Easy Deploy for NSX Advanced Load Balancer

This is a really quick fun and easy procedure to do accomplish in the work lab environment or a home lab to build your own skills. I really enjoy using this Fling and applaud this six contributors for creating this one. Keep in mind, the Easy Deploy for NSX Advanced Load Balancing appliance is a Fling designed to deploy virtual appliances in just a few clicks. I like it because it does not require extensive understanding to deliver a demo, proof-of-concept, or if you are simply using it for training purposes.

If you are new to the NSX Advanced Load Balancer (aka AVI), the Easy Deploy is a great place to start. It is a feature rich software-defined load balancer and multi-cloud application services platform. It delivers application consistency very easily through the use of load balancers, WAF (web application firewall), and container ingress for any app whether it is in your data center or cloud.

I have downloaded the latest available from the VMware Flings website, version 3.1.0 released on January 4, 2022. You can find it HERE along with a bunch of other information including a summary, requirements, instructions, and more. The ‘fling_instructions’ PDF that is available covers the deployment for VMC and vSphere separately. I am focusing on the vSphere Deployment which begins on Page 7. This is one of the easiest things to deploy and use and I just wanted to share how I did this in my home lab so you can do it too!

Quick and easy, let’s get started…

requirements

The Easy Deploy virtual appliance only requires 2 vCPU, 4 GB of memory and 20GB of disk space. Once it is online you can use it to deployed the NSX Advanced LB. From there you will need three (3) network segments (port groups) which I will get into more detail during the deployment.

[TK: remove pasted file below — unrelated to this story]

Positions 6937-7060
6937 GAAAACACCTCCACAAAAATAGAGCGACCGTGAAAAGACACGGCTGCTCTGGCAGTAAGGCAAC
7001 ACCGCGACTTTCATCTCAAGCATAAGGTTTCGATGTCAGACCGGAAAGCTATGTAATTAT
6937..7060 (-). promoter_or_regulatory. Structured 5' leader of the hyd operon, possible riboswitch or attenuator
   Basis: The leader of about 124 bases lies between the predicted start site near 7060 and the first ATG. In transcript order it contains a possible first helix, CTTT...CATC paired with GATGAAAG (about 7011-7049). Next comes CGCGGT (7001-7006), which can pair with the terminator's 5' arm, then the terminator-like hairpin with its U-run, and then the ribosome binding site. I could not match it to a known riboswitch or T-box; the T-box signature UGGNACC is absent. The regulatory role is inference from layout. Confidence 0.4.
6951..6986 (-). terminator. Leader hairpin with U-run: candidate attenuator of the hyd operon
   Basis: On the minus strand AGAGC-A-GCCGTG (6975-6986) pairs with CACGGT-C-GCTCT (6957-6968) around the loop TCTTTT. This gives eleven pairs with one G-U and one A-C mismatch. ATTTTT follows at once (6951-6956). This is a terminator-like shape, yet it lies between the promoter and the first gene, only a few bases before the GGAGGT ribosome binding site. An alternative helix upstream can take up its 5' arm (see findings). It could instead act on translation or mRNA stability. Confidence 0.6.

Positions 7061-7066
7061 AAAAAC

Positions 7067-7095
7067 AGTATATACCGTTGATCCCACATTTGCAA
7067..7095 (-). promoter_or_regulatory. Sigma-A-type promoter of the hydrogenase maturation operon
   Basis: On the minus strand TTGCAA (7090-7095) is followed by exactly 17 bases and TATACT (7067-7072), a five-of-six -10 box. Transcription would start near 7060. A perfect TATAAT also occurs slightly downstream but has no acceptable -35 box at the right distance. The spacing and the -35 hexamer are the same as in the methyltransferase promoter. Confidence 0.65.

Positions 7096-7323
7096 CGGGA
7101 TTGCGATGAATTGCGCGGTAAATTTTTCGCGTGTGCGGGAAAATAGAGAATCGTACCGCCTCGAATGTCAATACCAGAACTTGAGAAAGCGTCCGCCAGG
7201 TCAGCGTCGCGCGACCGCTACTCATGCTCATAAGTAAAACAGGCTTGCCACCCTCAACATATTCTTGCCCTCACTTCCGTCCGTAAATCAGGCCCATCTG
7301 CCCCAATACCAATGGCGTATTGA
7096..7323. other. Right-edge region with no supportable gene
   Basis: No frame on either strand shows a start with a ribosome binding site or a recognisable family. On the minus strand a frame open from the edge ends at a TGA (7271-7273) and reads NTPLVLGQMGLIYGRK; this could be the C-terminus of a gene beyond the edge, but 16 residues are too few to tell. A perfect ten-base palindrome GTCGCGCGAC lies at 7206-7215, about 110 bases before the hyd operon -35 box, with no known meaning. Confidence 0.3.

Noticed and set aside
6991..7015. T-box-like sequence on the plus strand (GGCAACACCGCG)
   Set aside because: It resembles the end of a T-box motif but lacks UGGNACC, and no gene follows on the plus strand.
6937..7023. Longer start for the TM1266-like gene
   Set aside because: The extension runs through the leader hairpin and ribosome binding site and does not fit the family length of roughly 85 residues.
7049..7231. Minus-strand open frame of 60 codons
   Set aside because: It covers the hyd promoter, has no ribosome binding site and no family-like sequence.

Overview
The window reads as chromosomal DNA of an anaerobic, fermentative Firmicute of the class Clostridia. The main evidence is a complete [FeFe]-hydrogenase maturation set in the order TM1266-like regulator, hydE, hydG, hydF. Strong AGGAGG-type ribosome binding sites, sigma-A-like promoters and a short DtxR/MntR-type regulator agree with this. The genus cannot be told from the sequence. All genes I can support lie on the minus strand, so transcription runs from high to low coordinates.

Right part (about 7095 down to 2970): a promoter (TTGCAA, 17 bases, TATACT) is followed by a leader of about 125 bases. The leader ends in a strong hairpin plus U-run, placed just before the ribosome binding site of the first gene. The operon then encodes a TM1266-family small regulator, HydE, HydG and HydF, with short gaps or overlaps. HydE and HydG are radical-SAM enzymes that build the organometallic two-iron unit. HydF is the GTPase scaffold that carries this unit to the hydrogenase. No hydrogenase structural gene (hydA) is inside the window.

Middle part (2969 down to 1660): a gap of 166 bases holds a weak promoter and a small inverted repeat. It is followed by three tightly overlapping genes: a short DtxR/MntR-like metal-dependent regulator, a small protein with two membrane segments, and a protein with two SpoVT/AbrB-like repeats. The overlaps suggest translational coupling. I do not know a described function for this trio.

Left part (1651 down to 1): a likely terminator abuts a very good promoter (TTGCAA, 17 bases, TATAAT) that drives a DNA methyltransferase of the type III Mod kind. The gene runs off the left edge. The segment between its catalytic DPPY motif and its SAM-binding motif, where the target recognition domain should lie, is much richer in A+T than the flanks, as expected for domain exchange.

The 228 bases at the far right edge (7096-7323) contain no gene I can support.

Summary of the required networks:

  • Management Network for the AVI controllers and Service Engines (SE).
  • VIP network that will contain the SE’s.
  • Backend network which will contain the backend servers if the app is ready and enabled.

The segments require a DHCP pool with available IP’s and the number needed depends on the number of SE’s you plan on deploying.

  • Two (2) management IPs excluding the number of SE’s; in addition each SE requires a single free IP in the network.
  • Two (2) IPs in the backend network assuming you have selected the basic application to be deployed.

And one other thing you may want to do ahead of time before starting is create a Content Library for AVI. The wizard will give you an option to create a new one but I typically like to get ahead of things when necessary. I created a new Content Library named ‘AVI-CL’.

Step by step

Log into vSphere or directly to a standalone ESXi host and begin deploying an OVF appliance.

  1. Upload from local file and click Next.

2. Provide a name for the VM and select a folder, click Next.

3. Select a Compute resource, click Next.

4. Review the details of the OVA template, notice the size on disk (thin versus thick), click Next.

5. Select the storage location for the appliance (choose virtual disk format if you wish to change it) and click Next.

6. Choose the destination Management network and click Next.

7. On the Customize Template page, enter the hostname and IP parameters that you plan to use, provide a strong password and click Next.

8. On the ‘Ready to complete’ review the settings you have provided and click Finish.

Now comes the ‘hurry up and wait part’ for the appliance to be deployed. Does not take very long at all, most likely 3-5 minutes depending on your environment. Once it is deployed, manually Power On the new VM.

deploy avi into vsphere

Now that the VM is deployed and online, we can begin the process of configuring AVI using the instructions outlined in the PDF provided for the Fling. Access the Easy AVI appliance through ‘https’ and accept the default certificate.

Before we can jump into deploying AVI into vSphere, we need to upload the AVI image and select a version.

NOTE: Currently five (5) of the nine (9) options are useable at this time, a small handful are ‘coming soon’ as they indicate.

On the Image Upload page, click the ‘ADD IMAGE’ button, choose the version of AVI you wish to download and deploy along with the username and password for the ‘My VMware’ website. Accept the EULA on the next page (not pictured) and click SUBMIT.

It’ll take a few minutes to download the AVI image depending on your connection to the Internet. If you want to download more than one version, you can do so by going through the process again.

Now are going to start the process of using Easy AVI to deploy AVI into my vSphere lab environment.